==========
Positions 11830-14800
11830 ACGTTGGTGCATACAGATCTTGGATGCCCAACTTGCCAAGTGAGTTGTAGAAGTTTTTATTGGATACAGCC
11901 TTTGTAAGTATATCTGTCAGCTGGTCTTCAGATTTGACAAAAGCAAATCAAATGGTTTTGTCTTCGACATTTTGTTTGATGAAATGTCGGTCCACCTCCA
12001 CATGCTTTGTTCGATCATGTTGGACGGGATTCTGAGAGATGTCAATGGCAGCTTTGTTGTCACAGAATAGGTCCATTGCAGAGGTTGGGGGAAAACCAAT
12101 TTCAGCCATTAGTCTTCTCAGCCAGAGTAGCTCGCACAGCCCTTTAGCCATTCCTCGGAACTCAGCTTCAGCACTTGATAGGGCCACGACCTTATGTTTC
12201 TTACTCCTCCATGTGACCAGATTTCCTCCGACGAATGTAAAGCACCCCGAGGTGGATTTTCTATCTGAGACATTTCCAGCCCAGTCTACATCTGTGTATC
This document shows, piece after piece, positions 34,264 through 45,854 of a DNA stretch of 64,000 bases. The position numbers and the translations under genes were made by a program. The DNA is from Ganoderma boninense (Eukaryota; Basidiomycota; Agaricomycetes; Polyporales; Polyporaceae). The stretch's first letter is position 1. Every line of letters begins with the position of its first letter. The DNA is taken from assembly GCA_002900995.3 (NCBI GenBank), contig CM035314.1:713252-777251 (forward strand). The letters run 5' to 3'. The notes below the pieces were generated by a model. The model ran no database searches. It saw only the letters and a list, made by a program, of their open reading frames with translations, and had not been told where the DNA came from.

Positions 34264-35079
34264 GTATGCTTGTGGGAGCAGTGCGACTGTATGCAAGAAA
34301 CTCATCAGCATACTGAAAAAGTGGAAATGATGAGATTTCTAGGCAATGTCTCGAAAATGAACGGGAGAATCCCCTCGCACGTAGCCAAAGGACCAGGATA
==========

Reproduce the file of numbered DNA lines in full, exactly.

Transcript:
Positions 11830-14800
11830 ACGTTGGTGCATACAGATCTTGGATGCCCAACTTGCCAAGTGAGTTGTAGAAGTTTTTATTGGATACAGCC
11901 TTTGTAAGTATATCTGTCAGCTGGTCTTCAGATTTGACAAAAGCAAATCAAATGGTTTTGTCTTCGACATTTTGTTTGATGAAATGTCGGTCCACCTCCA
12001 CATGCTTTGTTCGATCATGTTGGACGGGATTCTGAGAGATGTCAATGGCAGCTTTGTTGTCACAGAATAGGTCCATTGCAGAGGTTGGGGGAAAACCAAT
12101 TTCAGCCATTAGTCTTCTCAGCCAGAGTAGCTCGCACAGCCCTTTAGCCATTCCTCGGAACTCAGCTTCAGCACTTGATAGGGCCACGACCTTATGTTTC
12201 TTACTCCTCCATGTGACCAGATTTCCTCCGACGAATGTAAAGCACCCCGAGGTGGATTTTCTATCTGAGACATTTCCAGCCCAGTCTACATCTGTGTATC
This document shows, piece after piece, positions 34,264 through 45,854 of a DNA stretch of 64,000 bases. The position numbers and the translations under genes were made by a program. The DNA is from Ganoderma boninense (Eukaryota; Basidiomycota; Agaricomycetes; Polyporales; Polyporaceae). The stretch's first letter is position 1. Every line of letters begins with the position of its first letter. The DNA is taken from assembly GCA_002900995.3 (NCBI GenBank), contig CM035314.1:713252-777251 (forward strand). The letters run 5' to 3'. The notes below the pieces were generated by a model. The model ran no database searches. It saw only the letters and a list, made by a program, of their open reading frames with translations, and had not been told where the DNA came from.

Positions 34264-35079
34264 GTATGCTTGTGGGAGCAGTGCGACTGTATGCAAGAAA
34301 CTCATCAGCATACTGAAAAAGTGGAAATGATGAGATTTCTAGGCAATGTCTCGAAAATGAACGGGAGAATCCCCTCGCACGTAGCCAAAGGACCAGGATA